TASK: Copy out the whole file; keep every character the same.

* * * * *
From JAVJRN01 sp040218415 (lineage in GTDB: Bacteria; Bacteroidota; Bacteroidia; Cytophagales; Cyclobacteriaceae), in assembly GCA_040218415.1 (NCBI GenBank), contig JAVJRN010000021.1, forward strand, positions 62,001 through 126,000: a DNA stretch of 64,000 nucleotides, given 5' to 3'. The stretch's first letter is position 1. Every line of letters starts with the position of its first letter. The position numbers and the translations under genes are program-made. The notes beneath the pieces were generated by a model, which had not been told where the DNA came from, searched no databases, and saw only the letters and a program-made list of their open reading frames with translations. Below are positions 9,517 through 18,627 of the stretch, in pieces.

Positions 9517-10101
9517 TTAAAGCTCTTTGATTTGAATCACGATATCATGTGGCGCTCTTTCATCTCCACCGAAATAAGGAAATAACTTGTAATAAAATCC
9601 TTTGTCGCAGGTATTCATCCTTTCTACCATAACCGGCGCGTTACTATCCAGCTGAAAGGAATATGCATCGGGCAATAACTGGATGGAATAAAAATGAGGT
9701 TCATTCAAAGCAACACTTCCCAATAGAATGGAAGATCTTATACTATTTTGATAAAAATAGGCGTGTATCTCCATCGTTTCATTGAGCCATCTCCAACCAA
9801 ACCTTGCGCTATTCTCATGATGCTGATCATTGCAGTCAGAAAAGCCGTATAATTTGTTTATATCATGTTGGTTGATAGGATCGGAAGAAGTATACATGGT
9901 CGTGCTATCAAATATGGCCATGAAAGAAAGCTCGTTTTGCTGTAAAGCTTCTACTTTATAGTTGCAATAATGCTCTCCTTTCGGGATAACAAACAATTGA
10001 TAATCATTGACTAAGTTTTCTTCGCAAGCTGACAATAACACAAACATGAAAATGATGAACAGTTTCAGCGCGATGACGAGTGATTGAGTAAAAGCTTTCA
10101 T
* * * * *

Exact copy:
From JAVJRN01 sp040218415 (lineage in GTDB: Bacteria; Bacteroidota; Bacteroidia; Cytophagales; Cyclobacteriaceae), in assembly GCA_040218415.1 (NCBI GenBank), contig JAVJRN010000021.1, forward strand, positions 62,001 through 126,000: a DNA stretch of 64,000 nucleotides, given 5' to 3'. The stretch's first letter is position 1. Every line of letters starts with the position of its first letter. The position numbers and the translations under genes are program-made. The notes beneath the pieces were generated by a model, which had not been told where the DNA came from, searched no databases, and saw only the letters and a program-made list of their open reading frames with translations. Below are positions 9,517 through 18,627 of the stretch, in pieces.

Positions 9517-10101
9517 TTAAAGCTCTTTGATTTGAATCACGATATCATGTGGCGCTCTTTCATCTCCACCGAAATAAGGAAATAACTTGTAATAAAATCC
9601 TTTGTCGCAGGTATTCATCCTTTCTACCATAACCGGCGCGTTACTATCCAGCTGAAAGGAATATGCATCGGGCAATAACTGGATGGAATAAAAATGAGGT
9701 TCATTCAAAGCAACACTTCCCAATAGAATGGAAGATCTTATACTATTTTGATAAAAATAGGCGTGTATCTCCATCGTTTCATTGAGCCATCTCCAACCAA
9801 ACCTTGCGCTATTCTCATGATGCTGATCATTGCAGTCAGAAAAGCCGTATAATTTGTTTATATCATGTTGGTTGATAGGATCGGAAGAAGTATACATGGT
9901 CGTGCTATCAAATATGGCCATGAAAGAAAGCTCGTTTTGCTGTAAAGCTTCTACTTTATAGTTGCAATAATGCTCTCCTTTCGGGATAACAAACAATTGA
10001 TAATCATTGACTAAGTTTTCTTCGCAAGCTGACAATAACACAAACATGAAAATGATGAACAGTTTCAGCGCGATGACGAGTGATTGAGTAAAAGCTTTCA
10101 T